entrances did not differ between the species (Table 2).
Overlap in nest-hole dimensions
We used a principal components analysis (JMP Statistical Package) to determine the overall
similarity of the physical characteristics of nest holes used by the three parrot species. We
included six measures of nest holes that could vary similarly in rainforest and woodland
trees, but excluded the height of the hole and DBH as these strongly reflect the different
tree types available in the two habitats. The first three principal components accounted for
29.1%, 21.9%, and 19.9% of the variation. The eigenvalues and eigenvectors for these are
shown in Table 3.
Plots of PC1 versus PC3 and PC2 versus PC3 suggested that palm cockatoos differed in
their values of PC3 (Fig. 2). Kruskal–Wallis tests (single-factor analysis of variance by
ranks) confirmed significant differences between palm cockatoos, eclectus parrots and
rainforest and woodland sulphur-crested cockatoos in values of PC3 (χ
= 20.1, P = 0.002)
but not PC1 (χ
= 2.6, P = 0.455) or PC2 (χ
= 4.2, P = 0.239). The eigenvectors indicated
Table 1. Tree species used by eclectus parrots, sulphur-crested cockatoos and palm cockatoos for
Numbers in parentheses indicate the number of times that nest-tree species was used
Parrot species Tree species
Eclectus roratus Alstonia scholaris (10), Castenospermum australe (7), Ficus albipila
(9), Alstonia actinophylla (4), Melaleuca dealbata (6), Ficus sp.
(dead) (1), Tetrameles nudiflora (2), Endospermum
myrmecophilum (1), Lophostemon sp. (3), Syzigium sp. (2),
Eucalyptus tessellaris (1)
Cacatua galerita (rainforest) Alstonia scholaris (2), Melaleuca dealbata (2), Tetrameles nudiflora
(1), Castenospermum australe (1), Palaquium galactoxylum (1),
Lophostemon sp. (1)
Cacatua galerita (woodland) Melaleuca leucadendra (4), Melaleuca dealbata (3), Eucalyptus
Probosciger aterrimus Eucalyptus tetradonta (10), Corymbia sp. (7), Blepharocarya
involucrigera (1), Eucalyptus brassiana (1), Eucalyptus
tessellaris (1), Lophostemon sauveolens (1), Melaleuca dealbata
(1), Melaleuca sp. (1), Alstonia scholaris (1)
86 Aust. J. Zoology R. Heinsohn et al.
Table 2. The physical characteristics of nest holes, with comparison of these characteristics for the three parrot species
Numbers denote means ± standard errors
Character Eclectus roratus Cacatua galerita
No. of nests 46 24 7 24 –
No. of nests in live trees 44 23 7 17 –
DBH (m) 01.5 ± 0.1 01.3 ± 0.1 00.9 ± 0.2 00.6 ± 0.1 F
= 29.1, P < 0.001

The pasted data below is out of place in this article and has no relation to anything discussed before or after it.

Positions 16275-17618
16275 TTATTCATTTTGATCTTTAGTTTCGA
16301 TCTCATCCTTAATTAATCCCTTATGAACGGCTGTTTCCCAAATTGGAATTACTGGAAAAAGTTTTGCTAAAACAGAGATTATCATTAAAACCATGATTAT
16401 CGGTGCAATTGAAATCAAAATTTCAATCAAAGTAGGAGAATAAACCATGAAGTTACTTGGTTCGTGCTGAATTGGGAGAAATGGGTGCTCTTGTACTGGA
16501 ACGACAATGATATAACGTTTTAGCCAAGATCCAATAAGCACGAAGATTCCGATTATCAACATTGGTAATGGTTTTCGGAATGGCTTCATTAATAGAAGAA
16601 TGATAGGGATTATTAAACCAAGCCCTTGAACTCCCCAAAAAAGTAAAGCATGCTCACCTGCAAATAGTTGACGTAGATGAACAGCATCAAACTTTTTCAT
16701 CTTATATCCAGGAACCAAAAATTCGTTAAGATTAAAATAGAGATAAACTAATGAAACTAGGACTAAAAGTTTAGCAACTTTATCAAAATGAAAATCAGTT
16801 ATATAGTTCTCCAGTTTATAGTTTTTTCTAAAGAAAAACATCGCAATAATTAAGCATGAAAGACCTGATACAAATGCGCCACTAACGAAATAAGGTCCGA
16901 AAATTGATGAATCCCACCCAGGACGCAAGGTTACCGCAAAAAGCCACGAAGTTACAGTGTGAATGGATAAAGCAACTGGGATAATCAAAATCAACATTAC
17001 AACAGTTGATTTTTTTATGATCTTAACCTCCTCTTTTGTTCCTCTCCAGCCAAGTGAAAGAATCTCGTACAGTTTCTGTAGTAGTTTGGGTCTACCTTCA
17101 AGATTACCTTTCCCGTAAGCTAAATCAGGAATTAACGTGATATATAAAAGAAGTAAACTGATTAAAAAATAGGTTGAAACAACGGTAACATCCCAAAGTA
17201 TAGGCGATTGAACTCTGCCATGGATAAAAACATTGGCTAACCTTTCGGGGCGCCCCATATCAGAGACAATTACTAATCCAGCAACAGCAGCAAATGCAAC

Hole height (m) 22.2 ± 0.7 21.7 ± 0.9 13.5 ± 1.7 09.1 ± 0.9 F
= 50.6, P < 0.001
Hole depth (cm) 84.8 ± 4.9 66.5 ± 6.8 58.7 ± 12.7 99.2 ± 6.7 F
= 5.1, P = 0.003
Entrance angle 15.4 ± 4.4 18.9 ± 6.1 18.6 ± 11.3 51.9 ± 6.1 F
= 8.4, P < 0.001
Shortest entrance dimension (cm) 30.4 ± 1.2 31.7 ± 1.6 22.3 ± 3.0 25.2 ± 1.6 F
= 4.9, P = 0.004
Longest entrance dimension (cm) 34.3 ± 1.4 35.8 ± 2.0 37.3 ± 3.7 33.3 ± 2.0 F
= 0.5, P = 0.718
Hole angle 23.6 ± 4.9 24.6 ± 6.7 10.0 ± 12.5 16.3 ± 6.7 F
= 0.6, P = 0.608
No. of entrances 01.2 ± 0.1 01.1 ± 0.1 01.3 ± 0.1 01.1 ± 0.1 F
= 0.5, P = 0.674
Nest hole competition in tropical Australian parrots Aust. J. Zoology 87
that hole-entrance dimensions had the greatest influence in PC1, hollow angle had the
greatest influence in PC2, and that entrance angle and hole depth were the greatest
contributors to PC3. Thus, entrance angle and hole depth were the chief factors separating
palm cockatoos from the other parrots. Specifically, palm cockatoos nested in deeper holes
than the other two parrots, and in holes that faced skywards rather than side-ways.
Behavioural conflict at nest sites
Behavioural conflict between eclectus parrots and sulphur-crested cockatoos at nest holes
was common in each year of the study. Female eclectus parrots and sulphur-crested
cockatoos (unsexed) were observed to attack and chase each other, and in some instances
hole ‘ownership’ changed between and even within breeding seasons. Table 4 shows the
number of eclectus parrot nests where some form of competition between the two species
was observed, and the number of nests where take-overs by sulphur-crested cockatoos
prevented the eclectus parrots from breeding there that year or potentially caused them to
delay breeding. This was based on instances where sulphur-crested cockatoos physically
occupied holes that had been previously used by eclectus parrots, while the latter species
milled around waiting for the cockatoos to complete breeding. In all, 9.7–25.8% of eclectus
parrot nests were affected in this manner each year (Table 4). A further three of the 16 holes
used by both sulphur-crested cockatoos and eclectus parrots were used by the former at the
start of our study but were later taken over by the latter. One nest hole that was used by
eclectus parrots for three years was taken over in 2000 by rufous owls (Ninox rufa) and later
by European bees (Apis mellifera).
Direct behavioural conflict between palm cockatoos and sulphur-crested cockatoos was
observed at six nests. In three cases, palm cockatoos were known to drop sticks and
splinters inside nests used previously by sulphur-crested cockatoos, which promptly
removed them. In one case, palm cockatoos and sulphur-crested cockatoos both regularly
visited the same nest hole. The palm cockatoos dropped sticks inside the hole and the
sulphur-crested cockatoos removed them, but neither species used the hole for breeding.
Sulphur-crested cockatoos were only once known to take over a hole previously used for